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Power of the Parent 1: 1: Clare Clifford – Sunshine Digital

Power of the Parent 1: 1: Clare Clifford – Sunshine Digital

Trigger warning – child loss.In this week’s episode I chat with Clare – digital content expert, queen of engagement, growth specialist and founder of Sunshine Digital.

We talked about the impact of being a parent in the workplace when you’re bringing in more revenue but working fewer hours than your peers, the experiences she gathered through a couple of different jobs and how she realised content and marketing was her work purpose.

Clare also talks about the role her daughter, Charlotte, has played in Sunshine Digital. Charlotte passed away suddenly in 2017 when she was seven and a half months old, and Clare shares some of the things they’ve navigated as a family and ultimately the legacy Charlotte has left – she was their sunshine and that features front and centre in what Clare does. In Clare’s own words, ‘Charlotte made me fearless’.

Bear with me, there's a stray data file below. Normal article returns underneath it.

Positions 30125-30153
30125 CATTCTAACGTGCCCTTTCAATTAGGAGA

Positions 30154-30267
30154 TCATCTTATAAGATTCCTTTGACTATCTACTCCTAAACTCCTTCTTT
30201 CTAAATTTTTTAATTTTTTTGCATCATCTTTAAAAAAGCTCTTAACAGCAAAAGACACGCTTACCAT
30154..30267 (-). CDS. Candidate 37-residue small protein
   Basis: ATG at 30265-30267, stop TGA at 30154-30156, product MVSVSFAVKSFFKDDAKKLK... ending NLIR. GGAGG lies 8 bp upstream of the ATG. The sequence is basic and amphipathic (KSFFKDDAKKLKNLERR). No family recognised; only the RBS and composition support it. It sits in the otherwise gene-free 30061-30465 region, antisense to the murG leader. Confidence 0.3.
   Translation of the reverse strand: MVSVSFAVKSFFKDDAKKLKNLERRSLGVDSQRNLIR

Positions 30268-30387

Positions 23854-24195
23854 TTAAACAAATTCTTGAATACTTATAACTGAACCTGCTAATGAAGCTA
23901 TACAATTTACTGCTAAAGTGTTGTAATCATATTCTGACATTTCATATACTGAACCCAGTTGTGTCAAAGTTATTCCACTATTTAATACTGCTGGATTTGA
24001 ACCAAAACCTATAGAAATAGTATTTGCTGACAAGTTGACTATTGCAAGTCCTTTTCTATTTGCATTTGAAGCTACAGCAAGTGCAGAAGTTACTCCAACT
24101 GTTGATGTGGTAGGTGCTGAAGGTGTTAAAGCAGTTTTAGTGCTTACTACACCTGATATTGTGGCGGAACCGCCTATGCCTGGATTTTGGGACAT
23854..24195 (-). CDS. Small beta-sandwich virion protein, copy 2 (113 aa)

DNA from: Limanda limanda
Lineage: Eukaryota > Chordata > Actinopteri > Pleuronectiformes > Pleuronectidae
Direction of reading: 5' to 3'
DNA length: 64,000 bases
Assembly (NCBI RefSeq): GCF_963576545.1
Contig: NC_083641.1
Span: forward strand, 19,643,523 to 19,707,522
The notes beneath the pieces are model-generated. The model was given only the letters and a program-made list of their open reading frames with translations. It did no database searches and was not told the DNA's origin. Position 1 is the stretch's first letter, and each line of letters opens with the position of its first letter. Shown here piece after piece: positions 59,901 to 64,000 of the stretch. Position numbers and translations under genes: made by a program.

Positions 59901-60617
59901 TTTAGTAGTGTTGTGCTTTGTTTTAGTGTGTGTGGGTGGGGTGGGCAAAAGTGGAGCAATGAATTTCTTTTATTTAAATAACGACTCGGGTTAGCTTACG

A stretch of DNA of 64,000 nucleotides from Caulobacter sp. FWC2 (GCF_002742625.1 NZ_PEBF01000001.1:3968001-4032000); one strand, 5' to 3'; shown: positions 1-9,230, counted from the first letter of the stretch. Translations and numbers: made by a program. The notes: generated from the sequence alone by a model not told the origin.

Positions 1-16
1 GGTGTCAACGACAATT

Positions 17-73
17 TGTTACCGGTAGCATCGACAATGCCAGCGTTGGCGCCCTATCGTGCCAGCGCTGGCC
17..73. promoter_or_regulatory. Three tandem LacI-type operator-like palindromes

Amongst lots of other things we also touched on the realities of running your own business, feelings of failure, the brilliant highs, the importance of defining your version of success and some of our gripes with social media.

If you want to find out more about Clare and what she does you can find her on instagram @claresunshinedigital.


Episode Transcript

Charlotte Speak 0:00
Hi everyone, I wanted to let you know that in this episode with Claire from sunshine digital media, we discuss child loss. If that’s something you don’t feel up to listening to right now please feel free to come back next week or listen to another episode in the series.